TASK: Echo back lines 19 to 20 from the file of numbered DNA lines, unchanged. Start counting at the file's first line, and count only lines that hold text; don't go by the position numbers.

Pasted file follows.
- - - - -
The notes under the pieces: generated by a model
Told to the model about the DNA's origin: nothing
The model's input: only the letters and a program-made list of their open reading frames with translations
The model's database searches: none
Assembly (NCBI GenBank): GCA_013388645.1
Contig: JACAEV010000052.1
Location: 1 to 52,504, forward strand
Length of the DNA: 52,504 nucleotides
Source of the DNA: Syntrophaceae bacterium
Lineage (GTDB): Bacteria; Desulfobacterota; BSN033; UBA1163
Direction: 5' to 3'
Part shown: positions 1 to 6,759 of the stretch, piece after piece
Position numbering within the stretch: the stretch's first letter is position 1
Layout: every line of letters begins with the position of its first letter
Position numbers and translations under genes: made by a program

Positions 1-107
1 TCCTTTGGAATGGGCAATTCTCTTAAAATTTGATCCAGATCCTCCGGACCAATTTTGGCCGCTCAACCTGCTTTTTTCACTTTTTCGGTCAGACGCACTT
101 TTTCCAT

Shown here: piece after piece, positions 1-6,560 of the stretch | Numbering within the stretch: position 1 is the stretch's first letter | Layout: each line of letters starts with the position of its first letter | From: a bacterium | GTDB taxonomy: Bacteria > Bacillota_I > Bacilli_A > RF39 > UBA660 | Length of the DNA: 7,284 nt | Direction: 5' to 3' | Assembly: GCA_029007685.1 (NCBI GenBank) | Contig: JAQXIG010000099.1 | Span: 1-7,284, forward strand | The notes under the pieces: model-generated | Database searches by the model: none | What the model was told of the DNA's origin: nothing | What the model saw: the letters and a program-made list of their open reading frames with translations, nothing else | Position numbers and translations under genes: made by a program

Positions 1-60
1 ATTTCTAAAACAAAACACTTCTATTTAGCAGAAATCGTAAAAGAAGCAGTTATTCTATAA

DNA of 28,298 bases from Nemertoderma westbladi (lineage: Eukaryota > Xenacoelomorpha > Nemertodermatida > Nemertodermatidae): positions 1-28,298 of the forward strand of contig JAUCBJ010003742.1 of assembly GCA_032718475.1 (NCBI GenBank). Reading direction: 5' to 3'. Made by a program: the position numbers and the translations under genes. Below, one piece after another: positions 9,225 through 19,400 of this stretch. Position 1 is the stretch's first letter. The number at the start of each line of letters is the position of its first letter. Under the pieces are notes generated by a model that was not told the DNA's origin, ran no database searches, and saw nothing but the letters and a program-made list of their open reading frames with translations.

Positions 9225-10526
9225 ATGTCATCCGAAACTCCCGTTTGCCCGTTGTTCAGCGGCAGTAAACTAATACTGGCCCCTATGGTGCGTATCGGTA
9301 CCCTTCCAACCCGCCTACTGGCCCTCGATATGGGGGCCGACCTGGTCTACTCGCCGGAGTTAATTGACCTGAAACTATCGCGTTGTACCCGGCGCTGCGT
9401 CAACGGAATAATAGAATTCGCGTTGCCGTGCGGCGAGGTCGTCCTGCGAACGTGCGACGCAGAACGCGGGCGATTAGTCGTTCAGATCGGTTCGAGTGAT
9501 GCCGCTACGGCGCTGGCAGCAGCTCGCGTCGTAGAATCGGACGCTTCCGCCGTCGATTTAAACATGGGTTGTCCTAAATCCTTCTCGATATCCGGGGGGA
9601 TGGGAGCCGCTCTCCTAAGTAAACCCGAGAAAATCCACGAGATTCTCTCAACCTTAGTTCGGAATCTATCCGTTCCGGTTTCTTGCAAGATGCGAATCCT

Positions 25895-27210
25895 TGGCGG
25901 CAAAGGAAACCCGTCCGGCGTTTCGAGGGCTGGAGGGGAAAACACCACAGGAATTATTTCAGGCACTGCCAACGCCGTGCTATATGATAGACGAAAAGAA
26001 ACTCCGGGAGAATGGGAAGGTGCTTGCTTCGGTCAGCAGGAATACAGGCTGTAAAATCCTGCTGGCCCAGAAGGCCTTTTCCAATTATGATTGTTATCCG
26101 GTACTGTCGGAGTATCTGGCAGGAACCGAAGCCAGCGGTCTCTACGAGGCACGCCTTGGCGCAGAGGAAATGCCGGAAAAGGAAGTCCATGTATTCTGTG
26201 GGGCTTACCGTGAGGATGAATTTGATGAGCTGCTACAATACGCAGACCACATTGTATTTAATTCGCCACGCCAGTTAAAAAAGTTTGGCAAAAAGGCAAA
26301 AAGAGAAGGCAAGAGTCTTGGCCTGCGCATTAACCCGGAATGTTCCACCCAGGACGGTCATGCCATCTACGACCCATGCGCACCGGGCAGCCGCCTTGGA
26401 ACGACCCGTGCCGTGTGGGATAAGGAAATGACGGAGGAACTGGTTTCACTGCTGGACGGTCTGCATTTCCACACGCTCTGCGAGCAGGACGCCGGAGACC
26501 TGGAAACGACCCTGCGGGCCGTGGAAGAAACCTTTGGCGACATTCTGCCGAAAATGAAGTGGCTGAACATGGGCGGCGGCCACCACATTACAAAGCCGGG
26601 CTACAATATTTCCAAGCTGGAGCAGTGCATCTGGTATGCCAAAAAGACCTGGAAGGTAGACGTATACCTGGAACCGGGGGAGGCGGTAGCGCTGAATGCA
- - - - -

Shown here: piece after piece, positions 1-6,560 of the stretch | Numbering within the stretch: position 1 is the stretch's first letter | Layout: each line of letters starts with the position of its first letter | From: a bacterium | GTDB taxonomy: Bacteria > Bacillota_I > Bacilli_A > RF39 > UBA660 | Length of the DNA: 7,284 nt | Direction: 5' to 3' | Assembly: GCA_029007685.1 (NCBI GenBank) | Contig: JAQXIG010000099.1 | Span: 1-7,284, forward strand | The notes under the pieces: model-generated | Database searches by the model: none | What the model was told of the DNA's origin: nothing | What the model saw: the letters and a program-made list of their open reading frames with translations, nothing else | Position numbers and translations under genes: made by a program

Positions 1-60